Friday, April 10, 2015

strawberry rhubarb soda syrup

strawberry rhubarb soda syrup

There are a lot of great reasons to make your own soda syrup. You can use real sugar, rather than the HFCS devil that lurks in most bottles. You can make flavors that make you happy, from real seasonal ingredients with complexity and intensity, and you can use up excesses of things in your fridge like, say, the time you assumed strawberries being on sale meant that you were going to eat a few pounds of them before they went bad. You can use the syrup as a foundation for cocktails, because it’s Friday and baby, you’ve earned it, and you can package bottles up as gifts for friends, because you’re just that awesome of a person.


red and pink and pink and red
chop chop into the pot

And while every one of these crossed my mind when I made this syrup this week (uh, once my kitchen and bathroom were reassembled), I am not sure any of them are the truth. The truth is not practical, logical or even terribly grown-up; it will never make it into a longform think piece about food and culture, thank heavens: I just wanted something pink, tart and pretty in my life, something that fills your kitchen with the smell of cotton candy, sunshine and popsicles as it simmers away on the stove. I wanted spring, and seeing as the weather was not going to provide it for me, I hoped a weeklong dose of ombré green and fuchsia would suffice.

simmer until your home smells like cotton candy

strain the syrup
keep the delicious pulp

Phew, it’s a good thing none of you thought I was punk rock, because clearly, this post is as twee as anything. Fortunately, there’s a bit of substance beneath the fluff. This syrup tastes intensely like fragrant strawberries and tart rhubarb, laced with a hint of lemon, and it’s miles better than anything I have ordered for $8 from my nearest bespoke restaurant’s mocktail menu. It’s incredibly practical too; the pulp leftover from straining the syrup makes a fantastic stir-in to your morning oatmeal, yogurt or even dolloped on top of this weekend’s oatmeal pancakes. But, you know, you can also make it because it’s a brilliant ray of spring — I did not touch the saturation dial on these photos — and there are worse things than opening up your fridge after a long day and finding a hot pink bottle of fizzy refreshment waiting for you.

strawberry rhubarb soda syrup
adding the fizz

One year ago: Dark Chocolate Coconut Macaroons
Two years ago: Spinach and Smashed Egg Toast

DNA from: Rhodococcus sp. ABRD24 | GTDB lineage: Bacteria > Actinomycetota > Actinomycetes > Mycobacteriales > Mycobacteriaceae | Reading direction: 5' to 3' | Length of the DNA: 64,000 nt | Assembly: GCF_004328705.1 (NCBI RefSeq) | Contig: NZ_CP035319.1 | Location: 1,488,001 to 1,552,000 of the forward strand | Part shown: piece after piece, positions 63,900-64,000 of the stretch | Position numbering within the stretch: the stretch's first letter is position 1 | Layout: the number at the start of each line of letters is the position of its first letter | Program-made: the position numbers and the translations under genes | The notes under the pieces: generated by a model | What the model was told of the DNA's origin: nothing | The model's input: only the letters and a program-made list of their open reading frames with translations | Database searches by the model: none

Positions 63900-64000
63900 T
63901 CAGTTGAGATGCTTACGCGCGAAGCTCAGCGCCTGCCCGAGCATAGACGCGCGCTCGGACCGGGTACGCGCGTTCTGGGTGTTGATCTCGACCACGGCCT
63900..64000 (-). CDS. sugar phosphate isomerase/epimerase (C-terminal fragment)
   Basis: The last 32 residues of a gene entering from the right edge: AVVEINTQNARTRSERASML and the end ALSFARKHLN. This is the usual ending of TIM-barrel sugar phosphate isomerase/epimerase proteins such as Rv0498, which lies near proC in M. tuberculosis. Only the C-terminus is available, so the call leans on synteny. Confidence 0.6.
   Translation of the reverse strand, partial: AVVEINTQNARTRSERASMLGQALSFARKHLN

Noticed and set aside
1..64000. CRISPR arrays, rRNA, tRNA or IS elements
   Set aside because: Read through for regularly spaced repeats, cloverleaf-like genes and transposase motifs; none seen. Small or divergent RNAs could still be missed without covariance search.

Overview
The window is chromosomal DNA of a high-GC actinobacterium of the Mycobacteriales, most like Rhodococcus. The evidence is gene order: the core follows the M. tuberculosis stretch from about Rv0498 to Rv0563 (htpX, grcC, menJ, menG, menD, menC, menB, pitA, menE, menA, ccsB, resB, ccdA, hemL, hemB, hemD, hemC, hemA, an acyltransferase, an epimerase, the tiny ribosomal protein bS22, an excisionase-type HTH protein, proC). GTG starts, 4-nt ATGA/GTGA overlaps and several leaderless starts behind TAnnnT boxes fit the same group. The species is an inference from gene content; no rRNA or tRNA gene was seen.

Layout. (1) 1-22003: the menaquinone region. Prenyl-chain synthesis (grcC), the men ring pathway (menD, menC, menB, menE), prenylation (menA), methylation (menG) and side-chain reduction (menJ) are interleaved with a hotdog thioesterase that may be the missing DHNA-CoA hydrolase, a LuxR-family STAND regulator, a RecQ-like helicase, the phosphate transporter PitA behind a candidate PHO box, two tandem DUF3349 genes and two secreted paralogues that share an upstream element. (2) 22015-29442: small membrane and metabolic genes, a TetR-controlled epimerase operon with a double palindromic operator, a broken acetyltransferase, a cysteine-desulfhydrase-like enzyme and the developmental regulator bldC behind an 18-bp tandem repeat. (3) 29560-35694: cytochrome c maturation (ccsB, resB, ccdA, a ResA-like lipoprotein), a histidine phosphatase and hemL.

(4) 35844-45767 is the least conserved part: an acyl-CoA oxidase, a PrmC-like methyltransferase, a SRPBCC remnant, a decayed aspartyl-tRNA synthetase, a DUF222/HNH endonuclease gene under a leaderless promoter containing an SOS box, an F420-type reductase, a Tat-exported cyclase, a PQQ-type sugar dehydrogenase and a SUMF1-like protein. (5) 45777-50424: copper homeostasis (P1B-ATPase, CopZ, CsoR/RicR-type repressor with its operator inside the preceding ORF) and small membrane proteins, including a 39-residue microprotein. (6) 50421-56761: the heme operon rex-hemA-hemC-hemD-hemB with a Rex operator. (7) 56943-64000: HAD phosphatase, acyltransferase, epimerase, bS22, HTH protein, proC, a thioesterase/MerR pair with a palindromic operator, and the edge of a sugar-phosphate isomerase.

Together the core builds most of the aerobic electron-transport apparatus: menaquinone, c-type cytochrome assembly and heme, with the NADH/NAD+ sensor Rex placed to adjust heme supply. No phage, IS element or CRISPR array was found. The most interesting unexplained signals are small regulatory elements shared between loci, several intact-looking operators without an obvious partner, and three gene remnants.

Three years ago: Over-the-Top Mushroom Quiche
Four years ago: French Onion Soup
Five years ago: Tangy Spiced Brisket and Radicchio Apple and Pear Salad
Six years ago: Artichokes Braised in Lemon and Olive Oil and Chewy Amaretti Cookies
Seven years ago: Shaker Lemon Pie
Eight years ago: Arborio Rice Pudding and Potato Rosemary Bread

And for the other side of the world:
Six Months Ago: Better Chocolate Babka
1.5 Years Ago: Purple Plum Torte
2.5 Years Ago: Cumin Seed Roasted Cauliflower with Yogurt
3.5 Years Ago: Quick Chicken Noodle Soup

Strawberry Rhubarb Soda Syrup

Yield: 3 cups, if you’re patient

1 pound strawberries, stems removed and halved
1 pound rhubarb, chopped into 1/2-inch segments
1 cup granulated sugar
1 cup water
1 lemon

Combine strawberries, rhubarb, sugar and water in a large saucepan. Remove several strips of peel from lemon with a knife or peeler and add them to the pot. Bring mixture to a boil and then reduce it to a gentle simmer. Simmer for 20 minutes, or until fruit has completely collapsed, stirring occasionally. Remove from heat, add the juice of half the lemon (or more, to taste) and let fruit cool in syrup for maximum infusion. Once cool, pour mixture through a fine-mesh strainer (or, if you only have a coarse one, line it with cheesecloth or a lint-free towel); press solids with the back of a spoon or spatula to get the most syrup from them. You should have 2 cups right away, but I had to run an errand, left mine sitting in the strainer and was delighted to find 3 full cups of syrup when I got back. Pour into a glass bottle and chill until needed.

Save fruit pulp in a separate container; it can be used to stir into plain yogurt, oatmeal or even dollop on pancakes. (Be sure to fish out or at least look out for lemon peels if you do.)

To make 1 glass of soda, pour 2 tablespoons of the syrup in the bottom of a glass, fill with ice and then seltzer or sparkling water. Give it a stir and add more syrup to taste; for a large glass, you might use up to 2 tablespoons more. Garnish with a lemon wedge, if you wish. Drink and pretend it’s spring.

Do ahead: Syrup should keep in the fridge for at least three weeks, if not longer.


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